said, that it was possible to make a great improvement in the punishment of juvenile offenders before their conviction. He thought the project of the noble Lord was very satisfactory, but at the same time it did not go far enough to remedy the evil. In his opinion, the great evil arose from the confinement of these juvenile offenders in prison, and that the real contamination was acquired before their trial; but, at the same time, it was impossible not to see, that a great difficulty interposed to a satisfactory arrangement. He entirely concurred in the principle laid down by the hon. Baronet (Sir E. Wilmot), and thought it most important that some reform should be made, that these young; offenders might be saved from the contamination of a prison. It might be difficult to consider whether there should be a new jurisdiction to which they should submit the trials of juvenile offenders; but it was only by contemplating it that they could hope to discover the means of effecting it. If they agreed that it could be done, the age of the offender must be ascertained before the trial; but supposing twelve years of age to be the limit, it might then be said that they were depriving juvenile offenders of the advantages of a jury which older delinquents possessed; and besides this, the plea might be urged that they were above the age prescribed, in which case there would be great difficulty in ascertaining the truth. Now it seemed to be always thought that juvenile offenders committed only small offences; but this was, in his opinion, a great mistake, for amongst that class there were some of the most formidable villains with which honesty had to contend. The best way to treat a majority of them was to hand them over to a summary jurisdiction and save them from gaol; but then, if such a jurisdiction could be provided, it would be said that there was no reason why every case should not be submitted to it. It would be said too, that there was not a publicity of trial, or the advantages of a jury, and that juvenile offenders were not entitled to the same advantage as older Ones. He wished it was possible to effect a distinction between those boys who were guilty of slight pilfering and others who had committed greater offences but this was the difficulty of the case. It would have been satisfactory to hear from the noble Lord (J. Russell) that with his advantages of official experience he saw his way clearly through this difficulty, and that with the hon. Member for Warwick, who had had great experience as a magistrate, he could propose some remedy of the existing abuse, by which he would confer a great obligation on the country, and insure an impartial administration of justice.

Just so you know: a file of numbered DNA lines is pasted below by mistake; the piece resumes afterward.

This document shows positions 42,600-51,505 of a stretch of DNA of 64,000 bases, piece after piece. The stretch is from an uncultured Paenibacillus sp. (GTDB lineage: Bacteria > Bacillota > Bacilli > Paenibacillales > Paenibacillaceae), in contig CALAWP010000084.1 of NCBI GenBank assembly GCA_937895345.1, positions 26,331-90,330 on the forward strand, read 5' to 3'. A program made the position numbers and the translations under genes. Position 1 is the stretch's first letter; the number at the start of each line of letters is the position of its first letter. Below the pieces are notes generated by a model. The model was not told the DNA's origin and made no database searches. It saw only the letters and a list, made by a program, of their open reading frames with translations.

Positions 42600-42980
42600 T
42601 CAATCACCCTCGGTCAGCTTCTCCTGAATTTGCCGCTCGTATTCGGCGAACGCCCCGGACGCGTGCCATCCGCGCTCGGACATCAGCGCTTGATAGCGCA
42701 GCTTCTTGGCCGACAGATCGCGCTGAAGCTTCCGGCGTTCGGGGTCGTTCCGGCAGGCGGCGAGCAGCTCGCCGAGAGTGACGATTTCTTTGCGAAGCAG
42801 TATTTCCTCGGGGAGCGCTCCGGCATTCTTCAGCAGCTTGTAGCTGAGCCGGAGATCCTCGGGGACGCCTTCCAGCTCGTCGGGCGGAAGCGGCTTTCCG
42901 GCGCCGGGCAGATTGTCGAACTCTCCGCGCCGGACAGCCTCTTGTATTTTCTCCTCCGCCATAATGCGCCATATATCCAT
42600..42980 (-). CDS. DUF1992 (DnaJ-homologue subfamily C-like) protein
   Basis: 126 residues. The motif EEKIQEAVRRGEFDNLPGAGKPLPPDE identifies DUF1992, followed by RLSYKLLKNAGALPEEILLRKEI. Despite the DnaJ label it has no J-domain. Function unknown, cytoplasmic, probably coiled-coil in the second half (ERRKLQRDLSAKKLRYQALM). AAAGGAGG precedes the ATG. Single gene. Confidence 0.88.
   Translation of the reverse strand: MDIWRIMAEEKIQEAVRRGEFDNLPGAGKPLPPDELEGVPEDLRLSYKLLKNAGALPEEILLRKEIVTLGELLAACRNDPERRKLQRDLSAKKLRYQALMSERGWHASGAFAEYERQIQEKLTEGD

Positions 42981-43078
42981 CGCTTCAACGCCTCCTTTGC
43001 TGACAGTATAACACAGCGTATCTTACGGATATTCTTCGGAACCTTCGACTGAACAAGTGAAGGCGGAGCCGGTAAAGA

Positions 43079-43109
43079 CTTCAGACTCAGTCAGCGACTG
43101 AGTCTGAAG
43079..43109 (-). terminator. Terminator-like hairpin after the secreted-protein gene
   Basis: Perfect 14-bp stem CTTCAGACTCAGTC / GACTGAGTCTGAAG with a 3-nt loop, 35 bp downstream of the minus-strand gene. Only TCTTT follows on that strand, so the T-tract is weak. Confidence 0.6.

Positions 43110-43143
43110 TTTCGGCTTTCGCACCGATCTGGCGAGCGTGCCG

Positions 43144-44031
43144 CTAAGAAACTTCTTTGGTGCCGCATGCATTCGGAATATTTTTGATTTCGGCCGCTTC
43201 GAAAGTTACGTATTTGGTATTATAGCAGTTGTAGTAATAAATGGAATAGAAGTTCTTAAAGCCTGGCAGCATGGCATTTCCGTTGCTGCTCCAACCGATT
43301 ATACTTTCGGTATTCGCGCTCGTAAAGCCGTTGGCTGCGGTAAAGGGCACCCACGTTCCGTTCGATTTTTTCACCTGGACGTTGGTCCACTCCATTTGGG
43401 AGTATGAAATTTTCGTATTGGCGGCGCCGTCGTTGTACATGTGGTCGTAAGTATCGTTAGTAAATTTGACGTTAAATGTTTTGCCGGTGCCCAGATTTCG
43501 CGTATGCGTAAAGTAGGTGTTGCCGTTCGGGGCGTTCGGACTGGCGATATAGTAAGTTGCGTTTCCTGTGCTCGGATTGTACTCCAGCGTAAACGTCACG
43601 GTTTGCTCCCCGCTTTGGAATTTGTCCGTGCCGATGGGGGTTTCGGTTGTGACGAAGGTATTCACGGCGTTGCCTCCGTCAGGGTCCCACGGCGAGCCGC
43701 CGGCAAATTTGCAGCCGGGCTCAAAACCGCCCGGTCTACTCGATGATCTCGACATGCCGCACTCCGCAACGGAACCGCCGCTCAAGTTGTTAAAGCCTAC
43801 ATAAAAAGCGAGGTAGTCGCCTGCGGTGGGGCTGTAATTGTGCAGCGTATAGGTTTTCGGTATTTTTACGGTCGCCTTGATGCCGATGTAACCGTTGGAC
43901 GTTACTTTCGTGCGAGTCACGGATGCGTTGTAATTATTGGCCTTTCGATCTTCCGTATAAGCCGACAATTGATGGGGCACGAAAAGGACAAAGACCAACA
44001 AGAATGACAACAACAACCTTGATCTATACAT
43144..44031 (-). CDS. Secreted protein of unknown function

Mr. Hume

said, that if society took as much pains to prevent crime as it did to punish crime, the advantage would soon be evident. At present, one-half of the money that was spent in punishing crime would educate and train up the children who committed it, and thereby prevent it. He had heard it over and over again stated that there was no question of so much importance as a system of education, and yet it continued untried. Surrounded as children now were with all kinds of allurement to idleness and crime, was it fair to expect any other result than that which was actually met with?

Mr. Hawes

said, that the Bill was valuable as far as it went, but that it would have been better had it contained a provision for young offenders after their discharge from punishment.

Mr. Yates

thought, that the experiment of sending juvenile offenders as emigrants to the colonies had been successful with reference to those who were under fourteen years of age. He rejoiced at the plan which had just been explained to the House by the noble Lord, and he hoped that every county in England would have the benefit of its operation.

Leave given.